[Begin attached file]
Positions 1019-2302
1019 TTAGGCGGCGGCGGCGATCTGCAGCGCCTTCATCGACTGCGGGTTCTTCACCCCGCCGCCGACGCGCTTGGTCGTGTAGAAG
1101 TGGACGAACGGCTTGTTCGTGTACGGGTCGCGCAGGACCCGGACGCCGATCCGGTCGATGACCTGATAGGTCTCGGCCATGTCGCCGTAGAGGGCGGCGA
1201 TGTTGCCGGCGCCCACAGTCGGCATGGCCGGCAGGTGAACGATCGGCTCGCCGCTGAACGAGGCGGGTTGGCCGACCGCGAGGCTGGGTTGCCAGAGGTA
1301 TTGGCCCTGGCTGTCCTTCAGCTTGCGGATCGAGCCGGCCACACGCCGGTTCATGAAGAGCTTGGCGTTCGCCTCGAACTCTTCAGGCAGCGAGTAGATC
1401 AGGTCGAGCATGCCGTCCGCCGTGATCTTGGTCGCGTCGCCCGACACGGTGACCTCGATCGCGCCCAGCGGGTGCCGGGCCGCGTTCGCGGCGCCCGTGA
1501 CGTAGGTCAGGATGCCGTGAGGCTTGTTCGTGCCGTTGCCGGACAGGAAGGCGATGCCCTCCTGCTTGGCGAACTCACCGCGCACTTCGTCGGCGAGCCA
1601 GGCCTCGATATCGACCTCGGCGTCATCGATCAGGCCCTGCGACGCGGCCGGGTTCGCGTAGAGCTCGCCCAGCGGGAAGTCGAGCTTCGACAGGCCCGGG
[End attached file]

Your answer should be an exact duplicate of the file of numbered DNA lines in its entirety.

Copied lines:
Positions 1019-2302
1019 TTAGGCGGCGGCGGCGATCTGCAGCGCCTTCATCGACTGCGGGTTCTTCACCCCGCCGCCGACGCGCTTGGTCGTGTAGAAG
1101 TGGACGAACGGCTTGTTCGTGTACGGGTCGCGCAGGACCCGGACGCCGATCCGGTCGATGACCTGATAGGTCTCGGCCATGTCGCCGTAGAGGGCGGCGA
1201 TGTTGCCGGCGCCCACAGTCGGCATGGCCGGCAGGTGAACGATCGGCTCGCCGCTGAACGAGGCGGGTTGGCCGACCGCGAGGCTGGGTTGCCAGAGGTA
1301 TTGGCCCTGGCTGTCCTTCAGCTTGCGGATCGAGCCGGCCACACGCCGGTTCATGAAGAGCTTGGCGTTCGCCTCGAACTCTTCAGGCAGCGAGTAGATC
1401 AGGTCGAGCATGCCGTCCGCCGTGATCTTGGTCGCGTCGCCCGACACGGTGACCTCGATCGCGCCCAGCGGGTGCCGGGCCGCGTTCGCGGCGCCCGTGA
1501 CGTAGGTCAGGATGCCGTGAGGCTTGTTCGTGCCGTTGCCGGACAGGAAGGCGATGCCCTCCTGCTTGGCGAACTCACCGCGCACTTCGTCGGCGAGCCA
1601 GGCCTCGATATCGACCTCGGCGTCATCGATCAGGCCCTGCGACGCGGCCGGGTTCGCGTAGAGCTCGCCCAGCGGGAAGTCGAGCTTCGACAGGCCCGGG